Amaryllis Extraordinaire
 With the help of you lovely forum people, I found out Ivy here is actually an Amaryllis plant. After dealing with her gnat issue, I repotted her. Suddenly her two leaves began hanging sadly. Did I do something wrong, or will she bounce back once she’s acclimated to her new home? I read that these plants have a sort of schedule if you want them to bloom again — would now be the time of year to get her as much light as possible, or is it better to keep her in medium indirect light for the time being? (Washington State) Thank you in advance, this forum is such a huge help!
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    Paris Lalicata Hi Veerle! The plant could be drooping due to acclimating to its new environment/planter, or possibly if it's ready for more water if the soil has dried out! I'd also ensure the plant is exposed to plenty of light. Have you given your Amaryllis bulbs a rest period since it bloomed last? If not then this is most likely why it hasn't re-bloomed for you yet. Although the bulbs will live year round as a houseplant it's not until after the plant awakens from dormancy does it start to flower again! Therefor, in order to start dormancy for your plant you'll want to place it in a cool, dark location (like a basement or garage) for about 6-8 weeks. No care or watering will be needed. You can either remove the bulbs from the soil and store them, or just move the planters into there. The leaves will obviously start to die back which you can cut off or allow them to naturally take their course. After about 6-8 weeks of dormancy you'll want to place them in a warm spot with lots of light, and give them a good watering. Increasing temperatures will help them break dormancy faster, and you can start to see new growth developing within a few months. Hope this helps!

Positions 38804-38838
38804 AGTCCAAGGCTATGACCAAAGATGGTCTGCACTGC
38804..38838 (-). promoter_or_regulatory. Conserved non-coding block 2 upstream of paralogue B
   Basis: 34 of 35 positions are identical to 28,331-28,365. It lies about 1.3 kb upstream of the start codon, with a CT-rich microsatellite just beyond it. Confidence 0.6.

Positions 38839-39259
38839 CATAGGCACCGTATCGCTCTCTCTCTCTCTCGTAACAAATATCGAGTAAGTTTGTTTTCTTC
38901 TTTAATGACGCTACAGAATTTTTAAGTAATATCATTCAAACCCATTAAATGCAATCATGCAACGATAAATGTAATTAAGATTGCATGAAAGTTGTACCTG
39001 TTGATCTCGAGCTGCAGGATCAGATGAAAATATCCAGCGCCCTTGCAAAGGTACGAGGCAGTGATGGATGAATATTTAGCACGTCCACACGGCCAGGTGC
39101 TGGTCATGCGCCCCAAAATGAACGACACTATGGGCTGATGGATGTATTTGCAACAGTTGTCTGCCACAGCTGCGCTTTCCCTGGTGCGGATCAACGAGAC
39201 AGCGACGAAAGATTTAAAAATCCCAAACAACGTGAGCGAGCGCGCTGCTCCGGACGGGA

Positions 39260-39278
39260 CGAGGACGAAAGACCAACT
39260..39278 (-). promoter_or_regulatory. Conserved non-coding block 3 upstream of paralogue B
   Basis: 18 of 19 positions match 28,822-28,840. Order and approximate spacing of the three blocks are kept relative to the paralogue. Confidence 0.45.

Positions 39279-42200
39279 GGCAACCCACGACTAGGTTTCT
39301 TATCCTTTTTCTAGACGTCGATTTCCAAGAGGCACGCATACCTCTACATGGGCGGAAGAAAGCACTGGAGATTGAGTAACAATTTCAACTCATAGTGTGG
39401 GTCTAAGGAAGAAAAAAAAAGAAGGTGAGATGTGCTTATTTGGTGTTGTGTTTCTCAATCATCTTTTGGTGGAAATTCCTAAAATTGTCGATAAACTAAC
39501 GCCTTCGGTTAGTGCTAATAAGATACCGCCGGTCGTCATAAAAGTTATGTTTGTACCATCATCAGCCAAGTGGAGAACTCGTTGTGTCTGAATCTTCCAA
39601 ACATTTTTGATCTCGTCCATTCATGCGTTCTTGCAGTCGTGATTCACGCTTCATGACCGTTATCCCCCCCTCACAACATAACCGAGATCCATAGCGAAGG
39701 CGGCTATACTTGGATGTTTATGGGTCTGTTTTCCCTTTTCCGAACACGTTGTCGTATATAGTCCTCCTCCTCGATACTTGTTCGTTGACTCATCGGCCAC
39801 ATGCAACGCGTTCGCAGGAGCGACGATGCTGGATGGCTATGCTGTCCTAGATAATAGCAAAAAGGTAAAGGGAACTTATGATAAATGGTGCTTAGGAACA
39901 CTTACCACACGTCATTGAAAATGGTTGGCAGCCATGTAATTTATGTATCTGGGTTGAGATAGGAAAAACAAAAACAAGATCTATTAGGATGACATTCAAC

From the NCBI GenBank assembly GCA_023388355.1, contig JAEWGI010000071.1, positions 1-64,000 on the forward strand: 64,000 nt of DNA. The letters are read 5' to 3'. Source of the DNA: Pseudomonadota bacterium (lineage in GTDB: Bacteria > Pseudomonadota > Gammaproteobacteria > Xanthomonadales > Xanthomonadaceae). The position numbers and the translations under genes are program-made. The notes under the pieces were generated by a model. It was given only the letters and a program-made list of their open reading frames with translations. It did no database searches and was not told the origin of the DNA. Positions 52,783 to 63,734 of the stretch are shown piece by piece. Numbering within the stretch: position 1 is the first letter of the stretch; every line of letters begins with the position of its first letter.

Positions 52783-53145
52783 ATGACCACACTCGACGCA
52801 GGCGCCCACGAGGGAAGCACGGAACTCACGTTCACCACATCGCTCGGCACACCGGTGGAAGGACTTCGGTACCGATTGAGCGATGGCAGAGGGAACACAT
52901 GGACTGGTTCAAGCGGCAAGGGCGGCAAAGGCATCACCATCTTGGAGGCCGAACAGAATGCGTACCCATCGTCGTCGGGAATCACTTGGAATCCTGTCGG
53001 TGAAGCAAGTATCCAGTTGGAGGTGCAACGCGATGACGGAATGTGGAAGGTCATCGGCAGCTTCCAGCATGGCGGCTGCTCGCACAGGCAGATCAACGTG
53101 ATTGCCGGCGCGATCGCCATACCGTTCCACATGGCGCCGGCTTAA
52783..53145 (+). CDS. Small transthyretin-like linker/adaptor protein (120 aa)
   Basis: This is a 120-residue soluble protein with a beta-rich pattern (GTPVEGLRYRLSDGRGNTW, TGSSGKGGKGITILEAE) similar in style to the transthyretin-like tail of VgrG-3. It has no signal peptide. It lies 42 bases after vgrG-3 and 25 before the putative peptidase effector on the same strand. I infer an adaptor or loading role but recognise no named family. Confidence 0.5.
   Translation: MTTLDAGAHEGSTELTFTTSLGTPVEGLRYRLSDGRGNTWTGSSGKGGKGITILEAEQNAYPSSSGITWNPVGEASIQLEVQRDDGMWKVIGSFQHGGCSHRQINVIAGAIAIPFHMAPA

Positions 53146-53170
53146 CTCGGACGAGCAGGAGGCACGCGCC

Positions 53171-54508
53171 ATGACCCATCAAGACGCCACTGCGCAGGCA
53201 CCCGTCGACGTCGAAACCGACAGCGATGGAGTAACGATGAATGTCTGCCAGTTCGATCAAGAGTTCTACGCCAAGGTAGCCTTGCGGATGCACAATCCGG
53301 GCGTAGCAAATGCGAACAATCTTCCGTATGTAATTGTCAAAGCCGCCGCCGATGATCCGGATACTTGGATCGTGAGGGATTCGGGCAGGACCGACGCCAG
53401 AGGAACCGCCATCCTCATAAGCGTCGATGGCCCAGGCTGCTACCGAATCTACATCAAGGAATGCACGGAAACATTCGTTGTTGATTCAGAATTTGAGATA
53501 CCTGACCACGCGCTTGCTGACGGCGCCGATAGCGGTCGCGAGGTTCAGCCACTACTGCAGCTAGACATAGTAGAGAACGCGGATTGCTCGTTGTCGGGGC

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    Veerle We loosely tied her leaves this way so she doesn’t look so sad, is this harmful to her in any way or is it ok?
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